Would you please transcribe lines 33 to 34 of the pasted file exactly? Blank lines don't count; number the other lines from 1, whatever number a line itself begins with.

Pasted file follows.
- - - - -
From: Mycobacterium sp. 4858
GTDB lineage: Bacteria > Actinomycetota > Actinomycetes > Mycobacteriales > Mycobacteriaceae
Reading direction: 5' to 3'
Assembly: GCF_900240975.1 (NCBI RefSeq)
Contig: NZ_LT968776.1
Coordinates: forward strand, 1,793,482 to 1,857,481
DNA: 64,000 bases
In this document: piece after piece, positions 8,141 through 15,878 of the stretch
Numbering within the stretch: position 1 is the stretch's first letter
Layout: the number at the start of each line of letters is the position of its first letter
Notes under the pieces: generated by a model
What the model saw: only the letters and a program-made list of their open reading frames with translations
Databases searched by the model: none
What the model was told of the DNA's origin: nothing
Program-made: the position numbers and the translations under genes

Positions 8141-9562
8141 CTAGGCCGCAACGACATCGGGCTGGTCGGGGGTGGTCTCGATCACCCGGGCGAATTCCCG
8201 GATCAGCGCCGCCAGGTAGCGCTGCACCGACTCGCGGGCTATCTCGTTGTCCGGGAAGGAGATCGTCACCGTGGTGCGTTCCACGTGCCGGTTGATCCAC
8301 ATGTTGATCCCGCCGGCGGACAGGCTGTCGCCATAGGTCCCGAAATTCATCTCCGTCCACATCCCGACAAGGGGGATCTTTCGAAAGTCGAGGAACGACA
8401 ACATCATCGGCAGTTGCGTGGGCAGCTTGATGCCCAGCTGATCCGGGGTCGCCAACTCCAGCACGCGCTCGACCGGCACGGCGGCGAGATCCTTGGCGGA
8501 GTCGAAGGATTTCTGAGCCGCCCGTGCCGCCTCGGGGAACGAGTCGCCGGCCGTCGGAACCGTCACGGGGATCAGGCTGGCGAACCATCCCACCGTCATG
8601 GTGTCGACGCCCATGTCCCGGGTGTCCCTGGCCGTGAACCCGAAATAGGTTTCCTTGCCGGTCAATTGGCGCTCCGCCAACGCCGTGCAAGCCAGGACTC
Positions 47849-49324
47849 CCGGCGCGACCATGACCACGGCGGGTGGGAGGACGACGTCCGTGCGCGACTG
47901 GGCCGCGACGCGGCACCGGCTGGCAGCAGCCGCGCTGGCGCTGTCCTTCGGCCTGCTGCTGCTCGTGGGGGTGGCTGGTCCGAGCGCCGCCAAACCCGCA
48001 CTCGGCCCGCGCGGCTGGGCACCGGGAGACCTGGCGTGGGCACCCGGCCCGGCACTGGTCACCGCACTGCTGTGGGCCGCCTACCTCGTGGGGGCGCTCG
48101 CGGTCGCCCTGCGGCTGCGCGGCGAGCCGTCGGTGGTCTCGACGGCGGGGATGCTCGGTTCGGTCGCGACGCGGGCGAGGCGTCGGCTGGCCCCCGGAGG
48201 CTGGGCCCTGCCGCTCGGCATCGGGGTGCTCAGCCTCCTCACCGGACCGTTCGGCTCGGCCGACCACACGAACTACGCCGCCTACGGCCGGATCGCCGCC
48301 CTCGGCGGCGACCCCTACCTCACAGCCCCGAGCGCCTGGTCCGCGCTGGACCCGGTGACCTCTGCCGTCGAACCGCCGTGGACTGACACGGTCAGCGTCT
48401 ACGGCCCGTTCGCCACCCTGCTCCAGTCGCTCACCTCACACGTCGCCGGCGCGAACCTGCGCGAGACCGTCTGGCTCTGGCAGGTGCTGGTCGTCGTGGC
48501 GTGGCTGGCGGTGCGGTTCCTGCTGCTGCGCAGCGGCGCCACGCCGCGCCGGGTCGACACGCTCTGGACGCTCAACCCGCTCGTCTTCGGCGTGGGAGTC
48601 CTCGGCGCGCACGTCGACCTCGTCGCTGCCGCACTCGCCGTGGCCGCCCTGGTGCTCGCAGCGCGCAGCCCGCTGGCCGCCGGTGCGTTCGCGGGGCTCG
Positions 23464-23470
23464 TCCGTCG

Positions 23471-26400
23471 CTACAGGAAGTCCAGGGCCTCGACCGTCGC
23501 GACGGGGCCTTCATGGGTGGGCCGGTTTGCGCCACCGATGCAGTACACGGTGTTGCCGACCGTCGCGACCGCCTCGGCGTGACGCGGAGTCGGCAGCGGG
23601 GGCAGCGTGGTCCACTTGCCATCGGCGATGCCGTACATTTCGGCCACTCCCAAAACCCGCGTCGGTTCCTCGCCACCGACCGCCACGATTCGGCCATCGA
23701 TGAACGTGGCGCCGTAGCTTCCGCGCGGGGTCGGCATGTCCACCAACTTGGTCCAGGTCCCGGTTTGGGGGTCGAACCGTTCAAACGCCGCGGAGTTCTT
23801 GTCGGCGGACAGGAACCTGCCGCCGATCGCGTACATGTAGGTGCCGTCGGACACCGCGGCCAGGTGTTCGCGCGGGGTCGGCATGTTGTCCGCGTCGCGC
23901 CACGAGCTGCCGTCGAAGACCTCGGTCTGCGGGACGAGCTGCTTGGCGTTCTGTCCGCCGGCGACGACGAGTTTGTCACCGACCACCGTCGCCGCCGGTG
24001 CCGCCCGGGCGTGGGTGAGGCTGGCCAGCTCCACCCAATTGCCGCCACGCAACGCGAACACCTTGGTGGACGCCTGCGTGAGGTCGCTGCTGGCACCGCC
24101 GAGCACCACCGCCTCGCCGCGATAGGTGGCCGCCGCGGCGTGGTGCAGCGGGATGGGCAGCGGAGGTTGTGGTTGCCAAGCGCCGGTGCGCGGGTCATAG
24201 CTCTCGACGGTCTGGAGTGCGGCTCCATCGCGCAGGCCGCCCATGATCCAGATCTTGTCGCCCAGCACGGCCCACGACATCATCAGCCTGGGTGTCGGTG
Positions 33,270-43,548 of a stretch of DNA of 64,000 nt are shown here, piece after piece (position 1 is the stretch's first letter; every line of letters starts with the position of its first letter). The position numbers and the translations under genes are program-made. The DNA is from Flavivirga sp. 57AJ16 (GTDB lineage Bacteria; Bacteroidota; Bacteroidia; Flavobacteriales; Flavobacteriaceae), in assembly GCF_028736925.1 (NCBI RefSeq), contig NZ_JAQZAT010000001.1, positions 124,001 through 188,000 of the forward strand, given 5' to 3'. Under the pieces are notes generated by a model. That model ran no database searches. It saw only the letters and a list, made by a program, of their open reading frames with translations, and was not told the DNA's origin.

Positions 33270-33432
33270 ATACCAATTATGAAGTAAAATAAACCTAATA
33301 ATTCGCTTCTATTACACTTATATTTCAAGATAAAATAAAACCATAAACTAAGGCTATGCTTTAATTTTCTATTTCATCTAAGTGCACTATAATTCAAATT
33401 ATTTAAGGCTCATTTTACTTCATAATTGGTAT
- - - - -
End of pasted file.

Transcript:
Positions 23464-23470
23464 TCCGTCG